Covering China's history, political economy, culture, military issues, and the U. S.-China relationship, this book presents a fascinating and multifaceted look at a country which is likely to be a major factor in U. S. foreign policy in the twenty-first century. It includes more than 28 articles on China published in The National Interest since 1995. The first in a series of readers drawn from The National Interest, the volume brings together in one place the analysis and insight of some of the leading scholars and practitioners concerned with the Sino-American relationship.
"China has been and is a particularly difficult subject for Americans," observes Owen Harries in his introduction. This volume tackles the hard questions. Will successful market reforms lead to the emergence of a prosperous liberal democracy or simply extend the life span of an authoritarian regime? Contributors address (and disagree about) whether Chinese culture and society can adapt to the norms of the free market and the open society. They examine whether growing economic disparities between the developed coastal regions and a backward interior threaten to unleash uncontrollable social unrest. They also consider whether or not ethnic and religious tensions among China's minority groups contain the seeds for China's disintegration. Are the United States and China destined to clash?
Conclusions provided by the authors vary greatly. For some, China is a dangerous rival, a rapidly modernizing power with hegemonic ambitions to dominate East Asia. For others, China is a strategic partner and prospective ally. Contributors square off on issues of whether China's military poses a real threat or is a "paper tiger"; whether the future of Taiwan is to trigger a major war between Beijing and Washington or provide a model for peaceful accommodation of Chinese and American interests in the region; and whether containment or engagement is the sounder strategy for coping with a rising China.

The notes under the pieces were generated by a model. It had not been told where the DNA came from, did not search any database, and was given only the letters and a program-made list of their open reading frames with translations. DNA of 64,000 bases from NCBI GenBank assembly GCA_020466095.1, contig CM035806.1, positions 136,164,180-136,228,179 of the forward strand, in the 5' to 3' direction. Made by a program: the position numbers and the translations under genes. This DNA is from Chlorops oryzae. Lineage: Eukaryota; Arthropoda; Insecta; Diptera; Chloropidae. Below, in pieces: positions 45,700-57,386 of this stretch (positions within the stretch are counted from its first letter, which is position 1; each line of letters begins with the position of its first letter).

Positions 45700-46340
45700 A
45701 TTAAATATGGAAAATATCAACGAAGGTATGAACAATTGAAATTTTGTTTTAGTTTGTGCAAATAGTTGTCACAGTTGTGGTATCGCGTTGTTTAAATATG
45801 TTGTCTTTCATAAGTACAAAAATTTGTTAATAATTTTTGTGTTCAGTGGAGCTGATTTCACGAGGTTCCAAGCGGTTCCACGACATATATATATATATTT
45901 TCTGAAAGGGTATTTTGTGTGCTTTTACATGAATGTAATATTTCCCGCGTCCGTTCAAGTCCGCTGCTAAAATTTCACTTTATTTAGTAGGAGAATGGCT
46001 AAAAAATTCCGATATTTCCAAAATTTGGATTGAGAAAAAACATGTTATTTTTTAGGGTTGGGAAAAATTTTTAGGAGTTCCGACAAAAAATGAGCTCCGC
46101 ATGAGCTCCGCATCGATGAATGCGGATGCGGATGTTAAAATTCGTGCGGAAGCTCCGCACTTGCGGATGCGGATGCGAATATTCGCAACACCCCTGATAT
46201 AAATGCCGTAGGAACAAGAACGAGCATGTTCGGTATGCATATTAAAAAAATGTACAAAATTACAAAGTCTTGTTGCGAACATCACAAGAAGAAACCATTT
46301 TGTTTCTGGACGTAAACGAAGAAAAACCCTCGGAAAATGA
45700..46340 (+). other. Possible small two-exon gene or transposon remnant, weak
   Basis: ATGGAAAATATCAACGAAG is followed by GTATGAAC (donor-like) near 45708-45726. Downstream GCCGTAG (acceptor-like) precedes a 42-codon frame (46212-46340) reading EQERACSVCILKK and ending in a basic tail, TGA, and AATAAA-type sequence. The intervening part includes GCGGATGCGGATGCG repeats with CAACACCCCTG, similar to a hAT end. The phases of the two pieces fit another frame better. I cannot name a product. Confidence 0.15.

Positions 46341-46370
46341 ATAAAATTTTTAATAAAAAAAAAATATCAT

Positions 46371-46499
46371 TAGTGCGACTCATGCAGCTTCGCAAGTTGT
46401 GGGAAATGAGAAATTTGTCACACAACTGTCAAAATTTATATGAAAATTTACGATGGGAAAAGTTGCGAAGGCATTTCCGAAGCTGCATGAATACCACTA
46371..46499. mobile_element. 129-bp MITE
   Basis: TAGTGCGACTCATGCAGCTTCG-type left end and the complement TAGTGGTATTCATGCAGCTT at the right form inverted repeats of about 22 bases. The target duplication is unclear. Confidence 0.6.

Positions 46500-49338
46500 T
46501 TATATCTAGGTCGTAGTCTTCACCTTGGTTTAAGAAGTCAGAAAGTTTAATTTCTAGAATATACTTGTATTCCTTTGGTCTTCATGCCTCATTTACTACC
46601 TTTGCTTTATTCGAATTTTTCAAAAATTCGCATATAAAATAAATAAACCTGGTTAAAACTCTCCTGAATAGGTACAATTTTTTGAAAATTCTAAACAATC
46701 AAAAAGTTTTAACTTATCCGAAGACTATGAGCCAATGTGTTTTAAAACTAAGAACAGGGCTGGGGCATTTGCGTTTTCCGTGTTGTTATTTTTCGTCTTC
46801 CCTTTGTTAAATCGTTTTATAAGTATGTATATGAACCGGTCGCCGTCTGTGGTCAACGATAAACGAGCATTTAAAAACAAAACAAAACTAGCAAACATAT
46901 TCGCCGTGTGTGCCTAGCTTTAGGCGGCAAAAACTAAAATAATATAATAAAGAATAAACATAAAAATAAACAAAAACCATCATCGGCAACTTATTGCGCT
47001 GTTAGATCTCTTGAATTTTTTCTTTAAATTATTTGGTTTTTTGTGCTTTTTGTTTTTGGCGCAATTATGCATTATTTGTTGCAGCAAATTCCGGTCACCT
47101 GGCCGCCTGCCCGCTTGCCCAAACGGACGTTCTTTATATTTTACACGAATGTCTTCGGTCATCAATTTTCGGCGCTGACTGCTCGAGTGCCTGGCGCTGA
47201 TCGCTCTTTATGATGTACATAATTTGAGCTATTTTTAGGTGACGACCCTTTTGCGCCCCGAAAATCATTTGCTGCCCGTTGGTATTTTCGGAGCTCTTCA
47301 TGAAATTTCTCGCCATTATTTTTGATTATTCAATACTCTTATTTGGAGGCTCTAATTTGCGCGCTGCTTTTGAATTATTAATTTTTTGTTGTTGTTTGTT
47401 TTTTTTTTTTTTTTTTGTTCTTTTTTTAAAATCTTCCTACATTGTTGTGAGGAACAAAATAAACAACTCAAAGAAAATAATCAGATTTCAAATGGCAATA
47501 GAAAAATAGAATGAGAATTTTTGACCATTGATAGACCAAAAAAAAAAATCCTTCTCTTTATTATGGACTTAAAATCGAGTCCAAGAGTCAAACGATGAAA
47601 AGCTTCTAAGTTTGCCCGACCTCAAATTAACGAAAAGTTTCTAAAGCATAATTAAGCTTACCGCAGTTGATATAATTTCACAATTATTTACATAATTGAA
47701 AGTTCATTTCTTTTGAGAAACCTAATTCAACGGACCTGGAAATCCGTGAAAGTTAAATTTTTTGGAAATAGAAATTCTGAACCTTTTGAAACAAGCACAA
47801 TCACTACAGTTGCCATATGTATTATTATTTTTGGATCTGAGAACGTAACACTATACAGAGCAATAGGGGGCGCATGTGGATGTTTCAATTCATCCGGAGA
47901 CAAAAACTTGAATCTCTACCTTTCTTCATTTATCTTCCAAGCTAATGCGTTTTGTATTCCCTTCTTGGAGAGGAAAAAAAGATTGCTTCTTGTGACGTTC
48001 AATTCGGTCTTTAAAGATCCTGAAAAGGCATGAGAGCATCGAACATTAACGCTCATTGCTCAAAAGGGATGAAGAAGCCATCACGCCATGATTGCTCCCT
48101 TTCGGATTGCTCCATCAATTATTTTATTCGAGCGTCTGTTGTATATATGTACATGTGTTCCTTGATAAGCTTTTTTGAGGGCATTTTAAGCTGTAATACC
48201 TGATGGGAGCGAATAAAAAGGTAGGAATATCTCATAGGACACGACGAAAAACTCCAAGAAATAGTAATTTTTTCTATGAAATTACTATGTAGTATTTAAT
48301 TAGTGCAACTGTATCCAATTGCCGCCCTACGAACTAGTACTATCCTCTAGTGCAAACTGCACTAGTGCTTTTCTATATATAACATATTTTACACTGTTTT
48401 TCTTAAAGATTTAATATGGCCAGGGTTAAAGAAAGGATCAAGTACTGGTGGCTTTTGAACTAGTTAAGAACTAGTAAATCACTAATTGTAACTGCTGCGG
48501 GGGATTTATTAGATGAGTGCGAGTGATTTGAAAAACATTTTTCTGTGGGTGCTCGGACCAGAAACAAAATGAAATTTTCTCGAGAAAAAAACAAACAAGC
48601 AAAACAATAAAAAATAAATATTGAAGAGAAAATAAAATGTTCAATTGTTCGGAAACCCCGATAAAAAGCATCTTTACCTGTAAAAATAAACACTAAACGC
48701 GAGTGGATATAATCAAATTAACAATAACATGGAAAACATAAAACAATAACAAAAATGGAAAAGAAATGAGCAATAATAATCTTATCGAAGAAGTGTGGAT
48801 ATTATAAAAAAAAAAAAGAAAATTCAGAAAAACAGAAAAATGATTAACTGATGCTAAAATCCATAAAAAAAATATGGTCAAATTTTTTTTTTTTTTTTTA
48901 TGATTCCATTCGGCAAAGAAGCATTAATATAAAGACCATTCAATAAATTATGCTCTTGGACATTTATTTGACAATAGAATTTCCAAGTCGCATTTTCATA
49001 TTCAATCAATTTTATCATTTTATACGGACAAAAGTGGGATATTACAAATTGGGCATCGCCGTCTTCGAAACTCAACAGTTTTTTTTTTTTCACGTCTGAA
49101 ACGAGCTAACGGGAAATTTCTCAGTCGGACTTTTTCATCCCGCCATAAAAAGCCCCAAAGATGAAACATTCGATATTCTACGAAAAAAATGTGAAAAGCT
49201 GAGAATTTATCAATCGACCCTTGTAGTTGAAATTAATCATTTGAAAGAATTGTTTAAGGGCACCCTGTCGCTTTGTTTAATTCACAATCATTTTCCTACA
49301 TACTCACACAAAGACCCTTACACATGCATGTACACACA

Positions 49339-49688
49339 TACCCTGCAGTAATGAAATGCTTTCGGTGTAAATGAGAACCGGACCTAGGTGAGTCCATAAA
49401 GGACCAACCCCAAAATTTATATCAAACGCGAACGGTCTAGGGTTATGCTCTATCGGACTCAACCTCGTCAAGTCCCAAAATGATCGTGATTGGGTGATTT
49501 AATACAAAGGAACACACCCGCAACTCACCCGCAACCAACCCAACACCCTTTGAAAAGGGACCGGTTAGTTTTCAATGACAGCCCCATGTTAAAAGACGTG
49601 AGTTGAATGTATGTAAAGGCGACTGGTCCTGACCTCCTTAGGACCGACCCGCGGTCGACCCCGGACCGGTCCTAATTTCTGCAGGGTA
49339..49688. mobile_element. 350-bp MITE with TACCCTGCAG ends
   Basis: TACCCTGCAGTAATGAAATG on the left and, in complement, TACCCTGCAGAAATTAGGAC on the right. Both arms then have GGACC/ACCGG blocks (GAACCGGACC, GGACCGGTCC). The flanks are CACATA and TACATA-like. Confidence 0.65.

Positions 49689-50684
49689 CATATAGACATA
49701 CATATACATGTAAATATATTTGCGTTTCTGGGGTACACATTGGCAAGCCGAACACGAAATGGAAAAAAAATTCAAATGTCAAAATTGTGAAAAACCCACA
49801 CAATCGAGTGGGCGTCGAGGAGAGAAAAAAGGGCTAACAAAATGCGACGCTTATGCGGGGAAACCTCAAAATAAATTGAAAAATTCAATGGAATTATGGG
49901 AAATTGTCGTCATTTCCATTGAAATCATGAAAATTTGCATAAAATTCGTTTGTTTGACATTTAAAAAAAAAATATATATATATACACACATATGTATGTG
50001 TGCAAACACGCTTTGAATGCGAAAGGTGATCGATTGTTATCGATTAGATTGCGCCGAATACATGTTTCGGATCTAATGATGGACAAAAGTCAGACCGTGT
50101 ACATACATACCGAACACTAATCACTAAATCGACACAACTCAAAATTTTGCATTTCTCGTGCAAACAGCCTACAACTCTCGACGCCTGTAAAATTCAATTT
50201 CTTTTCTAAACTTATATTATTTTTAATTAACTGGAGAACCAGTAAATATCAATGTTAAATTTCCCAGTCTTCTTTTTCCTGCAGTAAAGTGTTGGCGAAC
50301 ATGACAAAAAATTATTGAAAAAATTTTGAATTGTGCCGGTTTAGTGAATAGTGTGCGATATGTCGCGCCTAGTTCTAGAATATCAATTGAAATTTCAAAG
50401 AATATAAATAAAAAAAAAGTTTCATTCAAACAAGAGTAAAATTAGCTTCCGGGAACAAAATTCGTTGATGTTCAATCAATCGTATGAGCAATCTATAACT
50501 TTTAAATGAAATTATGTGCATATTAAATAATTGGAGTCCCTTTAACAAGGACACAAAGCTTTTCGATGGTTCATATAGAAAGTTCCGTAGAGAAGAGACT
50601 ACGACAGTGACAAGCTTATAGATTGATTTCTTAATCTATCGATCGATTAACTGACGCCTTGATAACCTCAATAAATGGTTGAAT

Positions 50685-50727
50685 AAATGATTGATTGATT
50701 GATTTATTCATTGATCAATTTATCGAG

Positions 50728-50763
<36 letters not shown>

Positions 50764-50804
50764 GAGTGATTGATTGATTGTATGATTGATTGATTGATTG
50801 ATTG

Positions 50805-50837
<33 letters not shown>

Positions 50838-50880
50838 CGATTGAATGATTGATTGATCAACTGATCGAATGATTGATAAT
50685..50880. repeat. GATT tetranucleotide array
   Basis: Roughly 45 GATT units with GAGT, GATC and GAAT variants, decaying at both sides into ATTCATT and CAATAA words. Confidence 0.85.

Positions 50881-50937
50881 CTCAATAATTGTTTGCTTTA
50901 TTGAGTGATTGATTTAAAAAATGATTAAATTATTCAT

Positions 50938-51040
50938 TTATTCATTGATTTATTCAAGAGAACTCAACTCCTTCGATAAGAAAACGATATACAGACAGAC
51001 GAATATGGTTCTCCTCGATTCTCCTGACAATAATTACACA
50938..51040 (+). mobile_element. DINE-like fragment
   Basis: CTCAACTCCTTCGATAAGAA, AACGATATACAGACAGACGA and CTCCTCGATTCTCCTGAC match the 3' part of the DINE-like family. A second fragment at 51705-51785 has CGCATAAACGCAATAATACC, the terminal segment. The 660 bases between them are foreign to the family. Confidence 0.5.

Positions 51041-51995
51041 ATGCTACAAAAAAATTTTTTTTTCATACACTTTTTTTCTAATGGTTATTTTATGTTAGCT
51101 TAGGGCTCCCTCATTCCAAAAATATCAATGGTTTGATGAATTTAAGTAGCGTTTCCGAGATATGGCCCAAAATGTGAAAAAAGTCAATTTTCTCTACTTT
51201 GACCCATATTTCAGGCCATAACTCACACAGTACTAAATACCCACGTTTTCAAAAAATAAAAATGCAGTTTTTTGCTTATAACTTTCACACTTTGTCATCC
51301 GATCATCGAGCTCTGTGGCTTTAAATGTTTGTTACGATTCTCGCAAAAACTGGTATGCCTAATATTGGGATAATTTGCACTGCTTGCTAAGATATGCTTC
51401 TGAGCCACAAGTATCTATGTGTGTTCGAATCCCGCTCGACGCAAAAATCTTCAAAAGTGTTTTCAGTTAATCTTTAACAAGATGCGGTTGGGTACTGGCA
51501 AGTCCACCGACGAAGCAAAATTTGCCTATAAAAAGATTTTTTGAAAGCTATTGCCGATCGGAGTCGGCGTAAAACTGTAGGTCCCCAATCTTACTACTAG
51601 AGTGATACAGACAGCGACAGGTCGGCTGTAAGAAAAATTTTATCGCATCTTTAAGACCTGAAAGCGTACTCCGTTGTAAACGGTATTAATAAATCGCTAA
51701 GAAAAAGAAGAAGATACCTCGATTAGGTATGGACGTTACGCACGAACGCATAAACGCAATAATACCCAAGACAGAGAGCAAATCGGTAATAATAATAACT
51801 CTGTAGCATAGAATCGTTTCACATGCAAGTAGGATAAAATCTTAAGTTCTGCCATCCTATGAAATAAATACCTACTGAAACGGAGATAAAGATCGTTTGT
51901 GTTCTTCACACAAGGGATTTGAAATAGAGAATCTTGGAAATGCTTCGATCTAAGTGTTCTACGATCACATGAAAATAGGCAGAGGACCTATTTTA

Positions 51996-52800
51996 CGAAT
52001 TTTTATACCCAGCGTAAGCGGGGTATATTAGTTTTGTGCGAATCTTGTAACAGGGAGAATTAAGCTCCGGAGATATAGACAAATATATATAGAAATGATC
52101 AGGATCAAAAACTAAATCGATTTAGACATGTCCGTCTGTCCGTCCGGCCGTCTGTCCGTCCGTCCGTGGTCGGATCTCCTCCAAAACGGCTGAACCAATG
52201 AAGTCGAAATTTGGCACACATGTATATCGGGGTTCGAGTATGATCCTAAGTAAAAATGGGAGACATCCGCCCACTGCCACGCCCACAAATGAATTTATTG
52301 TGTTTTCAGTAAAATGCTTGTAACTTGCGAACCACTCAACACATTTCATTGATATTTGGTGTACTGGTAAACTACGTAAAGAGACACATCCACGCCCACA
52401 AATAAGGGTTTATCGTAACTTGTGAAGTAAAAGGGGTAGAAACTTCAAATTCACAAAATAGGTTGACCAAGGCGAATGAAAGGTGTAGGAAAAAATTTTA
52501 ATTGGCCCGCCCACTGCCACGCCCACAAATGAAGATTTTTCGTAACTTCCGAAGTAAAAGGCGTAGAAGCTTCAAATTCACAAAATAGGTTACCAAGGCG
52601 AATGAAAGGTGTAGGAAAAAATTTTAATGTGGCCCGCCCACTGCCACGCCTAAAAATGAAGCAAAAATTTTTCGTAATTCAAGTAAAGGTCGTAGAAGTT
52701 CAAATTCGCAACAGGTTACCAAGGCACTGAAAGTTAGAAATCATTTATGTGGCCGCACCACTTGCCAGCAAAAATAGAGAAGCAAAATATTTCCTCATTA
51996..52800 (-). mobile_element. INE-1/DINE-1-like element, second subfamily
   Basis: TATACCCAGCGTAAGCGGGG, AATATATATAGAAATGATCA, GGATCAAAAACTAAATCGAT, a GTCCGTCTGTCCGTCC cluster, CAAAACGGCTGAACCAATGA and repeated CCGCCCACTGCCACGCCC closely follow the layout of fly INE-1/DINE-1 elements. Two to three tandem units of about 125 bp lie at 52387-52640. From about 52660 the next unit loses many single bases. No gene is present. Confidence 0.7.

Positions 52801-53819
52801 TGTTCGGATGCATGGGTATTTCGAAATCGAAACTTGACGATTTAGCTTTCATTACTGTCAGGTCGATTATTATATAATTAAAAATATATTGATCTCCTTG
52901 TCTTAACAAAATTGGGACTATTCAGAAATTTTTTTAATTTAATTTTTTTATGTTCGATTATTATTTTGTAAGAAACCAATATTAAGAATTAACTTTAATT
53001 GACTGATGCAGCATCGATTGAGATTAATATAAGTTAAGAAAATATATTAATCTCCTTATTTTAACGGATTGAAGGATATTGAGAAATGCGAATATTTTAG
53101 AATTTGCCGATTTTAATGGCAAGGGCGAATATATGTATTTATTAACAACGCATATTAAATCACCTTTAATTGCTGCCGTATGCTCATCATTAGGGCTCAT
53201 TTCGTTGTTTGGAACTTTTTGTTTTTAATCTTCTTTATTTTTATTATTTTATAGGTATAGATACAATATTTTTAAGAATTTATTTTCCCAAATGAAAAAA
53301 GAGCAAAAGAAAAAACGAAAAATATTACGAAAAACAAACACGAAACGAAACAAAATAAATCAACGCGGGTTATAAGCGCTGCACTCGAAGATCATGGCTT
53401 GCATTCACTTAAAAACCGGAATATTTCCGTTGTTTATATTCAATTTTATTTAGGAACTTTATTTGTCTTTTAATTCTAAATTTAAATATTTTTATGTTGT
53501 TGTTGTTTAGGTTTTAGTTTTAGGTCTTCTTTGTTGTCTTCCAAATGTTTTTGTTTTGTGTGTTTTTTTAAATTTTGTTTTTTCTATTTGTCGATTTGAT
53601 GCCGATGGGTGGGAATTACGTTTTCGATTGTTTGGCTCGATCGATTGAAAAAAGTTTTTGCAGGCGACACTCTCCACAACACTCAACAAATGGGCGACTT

The distinguished contributors to this volume include Zbigniew Brzezinski, Nicholas Eberstadt, John Fitzgerald, Bates Gill, Nathan Glazer, David Lampton, Michael O'Hanlon, Robert Ross, S. Enders Wimbush, Paul Wolfowitz, and Robert B. Zoellick.
With sections on history, political economy, culture, military issues, and the U. S.-China relationship, this book presents a fascinating and multifaceted overview of a country that is likely to be a major factor in U. S. foreign policy in the twenty-first century.
Owen Harries is editor emeritus of The National Interest, the leading realist journal of international affairs, which he founded and edited from 1985 to 2001. He is a senior fellow at the Center for Independent Studies in Sydney, Australia. He edited Liberty and Politics and America's Purpose: New Visions of U. S. Foreign Policy.